The Chinese military buildup that has regional leaders so concerned would not have been feasible in the absence of economic growth rates averaging 10 percent annually over the past decade. And the growth rates in turn would not have been sustainable were it not for easy access to the U.S. and other western markets. We shouldn’t penalize China for working hard and investing heavily unless its government becomes overtly aggressive, but there is copious evidence that the country’s economic success isn’t due solely to virtuous behavior. It is the biggest and most persistent violator of free-trade rules since the General Agreement on Tariffs and Trade was superceded by the World Trade Organization in 1995.
Among the measures Washington needs to implement are countervailing duties to combat illegal export subsidies, economic pressure to end currency manipulation, and systematic prosecution of intellectual-property theft. Beyond that, though, the United States needs to get its own economic house in order by balancing the federal budget and removing the regulatory burdens that drive U.S. manufacturers offshore in the first place. If Washington cracks down on Chinese trade abuses, that will not automatically bring jobs back to America unless the domestic tax and regulatory climate improves. The United States needs to be more welcoming to miners and manufacturers, otherwise it cannot benefit fully from its competitive advantages.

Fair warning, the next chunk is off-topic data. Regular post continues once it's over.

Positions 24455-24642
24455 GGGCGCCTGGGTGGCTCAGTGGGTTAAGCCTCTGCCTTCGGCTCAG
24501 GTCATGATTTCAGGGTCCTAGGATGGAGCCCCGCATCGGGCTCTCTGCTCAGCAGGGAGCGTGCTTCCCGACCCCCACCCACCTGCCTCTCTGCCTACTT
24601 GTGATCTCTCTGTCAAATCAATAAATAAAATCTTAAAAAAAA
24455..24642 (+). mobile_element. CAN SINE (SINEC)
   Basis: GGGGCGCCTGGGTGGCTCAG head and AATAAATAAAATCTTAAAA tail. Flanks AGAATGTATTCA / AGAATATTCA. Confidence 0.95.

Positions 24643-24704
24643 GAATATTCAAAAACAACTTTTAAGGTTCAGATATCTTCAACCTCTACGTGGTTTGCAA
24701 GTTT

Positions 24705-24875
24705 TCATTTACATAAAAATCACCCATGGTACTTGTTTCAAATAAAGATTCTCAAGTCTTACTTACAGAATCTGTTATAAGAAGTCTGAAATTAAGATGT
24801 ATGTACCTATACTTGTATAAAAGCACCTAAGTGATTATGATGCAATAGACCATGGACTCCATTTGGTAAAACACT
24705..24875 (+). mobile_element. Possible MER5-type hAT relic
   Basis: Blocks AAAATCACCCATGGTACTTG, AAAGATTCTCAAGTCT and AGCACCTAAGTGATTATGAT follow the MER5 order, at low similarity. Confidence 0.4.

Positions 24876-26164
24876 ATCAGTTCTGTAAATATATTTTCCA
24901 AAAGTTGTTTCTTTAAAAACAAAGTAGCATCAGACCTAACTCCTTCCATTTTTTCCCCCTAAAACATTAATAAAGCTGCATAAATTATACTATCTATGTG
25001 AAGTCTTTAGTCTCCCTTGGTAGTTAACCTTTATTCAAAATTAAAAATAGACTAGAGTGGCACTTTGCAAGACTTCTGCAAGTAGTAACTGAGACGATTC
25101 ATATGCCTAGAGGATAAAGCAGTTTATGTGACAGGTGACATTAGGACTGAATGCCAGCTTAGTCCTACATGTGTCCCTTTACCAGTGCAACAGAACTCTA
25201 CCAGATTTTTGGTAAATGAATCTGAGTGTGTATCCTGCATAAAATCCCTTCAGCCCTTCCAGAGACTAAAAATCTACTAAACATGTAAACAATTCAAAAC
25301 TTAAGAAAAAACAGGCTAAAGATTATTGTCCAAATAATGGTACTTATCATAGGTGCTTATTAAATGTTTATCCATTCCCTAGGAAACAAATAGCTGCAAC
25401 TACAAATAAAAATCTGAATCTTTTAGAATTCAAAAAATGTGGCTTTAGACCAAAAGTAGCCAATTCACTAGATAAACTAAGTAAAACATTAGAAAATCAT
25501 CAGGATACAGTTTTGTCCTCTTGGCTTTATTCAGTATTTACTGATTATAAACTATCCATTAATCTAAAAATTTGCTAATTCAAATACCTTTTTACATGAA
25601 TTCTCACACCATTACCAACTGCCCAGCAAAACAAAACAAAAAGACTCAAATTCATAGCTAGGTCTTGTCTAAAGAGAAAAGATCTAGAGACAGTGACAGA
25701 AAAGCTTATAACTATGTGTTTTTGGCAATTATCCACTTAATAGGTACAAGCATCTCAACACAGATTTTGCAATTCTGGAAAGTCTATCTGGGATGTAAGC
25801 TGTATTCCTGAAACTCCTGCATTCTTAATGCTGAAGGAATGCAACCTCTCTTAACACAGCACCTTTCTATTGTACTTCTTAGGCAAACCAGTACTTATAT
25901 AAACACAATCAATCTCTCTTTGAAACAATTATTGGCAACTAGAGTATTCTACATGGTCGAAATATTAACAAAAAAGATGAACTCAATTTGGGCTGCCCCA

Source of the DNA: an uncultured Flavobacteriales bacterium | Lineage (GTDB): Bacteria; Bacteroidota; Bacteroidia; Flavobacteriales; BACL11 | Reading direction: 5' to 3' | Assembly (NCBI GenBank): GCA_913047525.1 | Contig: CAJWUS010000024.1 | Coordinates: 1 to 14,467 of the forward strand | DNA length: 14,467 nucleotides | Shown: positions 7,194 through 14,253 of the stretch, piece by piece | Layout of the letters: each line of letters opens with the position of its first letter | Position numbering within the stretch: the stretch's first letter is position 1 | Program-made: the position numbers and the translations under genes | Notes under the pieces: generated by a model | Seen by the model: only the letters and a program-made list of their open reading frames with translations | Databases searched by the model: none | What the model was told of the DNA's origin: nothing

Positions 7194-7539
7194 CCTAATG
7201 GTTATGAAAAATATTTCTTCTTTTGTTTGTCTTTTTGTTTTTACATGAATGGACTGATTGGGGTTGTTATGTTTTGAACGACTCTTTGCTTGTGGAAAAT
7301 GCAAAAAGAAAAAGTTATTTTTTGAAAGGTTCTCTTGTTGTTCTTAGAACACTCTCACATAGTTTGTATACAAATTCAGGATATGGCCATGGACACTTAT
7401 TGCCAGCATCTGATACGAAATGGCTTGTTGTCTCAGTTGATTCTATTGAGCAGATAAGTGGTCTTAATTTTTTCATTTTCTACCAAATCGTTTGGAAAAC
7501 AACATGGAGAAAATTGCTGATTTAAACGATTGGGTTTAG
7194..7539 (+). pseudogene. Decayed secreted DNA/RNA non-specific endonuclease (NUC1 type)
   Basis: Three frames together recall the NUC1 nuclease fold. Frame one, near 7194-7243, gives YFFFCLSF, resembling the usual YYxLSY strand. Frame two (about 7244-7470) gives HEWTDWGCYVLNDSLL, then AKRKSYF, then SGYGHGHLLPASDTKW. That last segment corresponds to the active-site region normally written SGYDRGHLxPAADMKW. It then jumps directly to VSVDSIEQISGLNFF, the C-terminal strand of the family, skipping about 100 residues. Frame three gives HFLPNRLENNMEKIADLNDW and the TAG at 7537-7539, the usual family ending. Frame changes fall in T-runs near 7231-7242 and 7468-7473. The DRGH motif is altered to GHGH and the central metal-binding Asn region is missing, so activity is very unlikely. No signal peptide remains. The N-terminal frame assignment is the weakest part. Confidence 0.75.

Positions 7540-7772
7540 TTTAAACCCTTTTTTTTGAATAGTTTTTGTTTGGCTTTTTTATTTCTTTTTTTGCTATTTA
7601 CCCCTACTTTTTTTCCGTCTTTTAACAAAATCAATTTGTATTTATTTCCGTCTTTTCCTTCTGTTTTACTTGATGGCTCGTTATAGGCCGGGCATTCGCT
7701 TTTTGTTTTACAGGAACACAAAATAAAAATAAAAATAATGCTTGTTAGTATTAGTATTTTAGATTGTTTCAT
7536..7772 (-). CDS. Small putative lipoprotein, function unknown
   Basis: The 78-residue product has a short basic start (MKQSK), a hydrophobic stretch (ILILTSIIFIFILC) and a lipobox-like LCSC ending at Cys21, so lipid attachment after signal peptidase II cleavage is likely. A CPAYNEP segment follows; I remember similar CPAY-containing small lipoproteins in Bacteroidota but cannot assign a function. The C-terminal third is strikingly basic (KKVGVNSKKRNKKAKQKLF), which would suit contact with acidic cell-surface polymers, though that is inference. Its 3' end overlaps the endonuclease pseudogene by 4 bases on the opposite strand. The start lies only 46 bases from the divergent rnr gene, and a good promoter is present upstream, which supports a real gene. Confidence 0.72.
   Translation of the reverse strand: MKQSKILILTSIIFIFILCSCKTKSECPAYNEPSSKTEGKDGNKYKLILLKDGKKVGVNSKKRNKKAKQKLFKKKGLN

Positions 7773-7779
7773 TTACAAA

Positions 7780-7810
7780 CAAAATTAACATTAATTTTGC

Obviously, military planners give little thought to such matters when they prepare to bolster the America’s defense posture in the Pacific. There is much to be said for developing a new land-based bomber and longer-range naval aviation assets that are suited to the vast distances and emerging military challenges in the Western Pacific. But the core of our problem in coping with China is that the Middle Kingdom has been growing at breakneck speed by breaking the rules, while America has been hobbling its own economic growth through political paralysis and excessive regulation. If the United States can’t break out of the cycle of debt and decline it has been in for the last decade, then a few more warships in the Pacific aren’t going to stop China from dominating the region.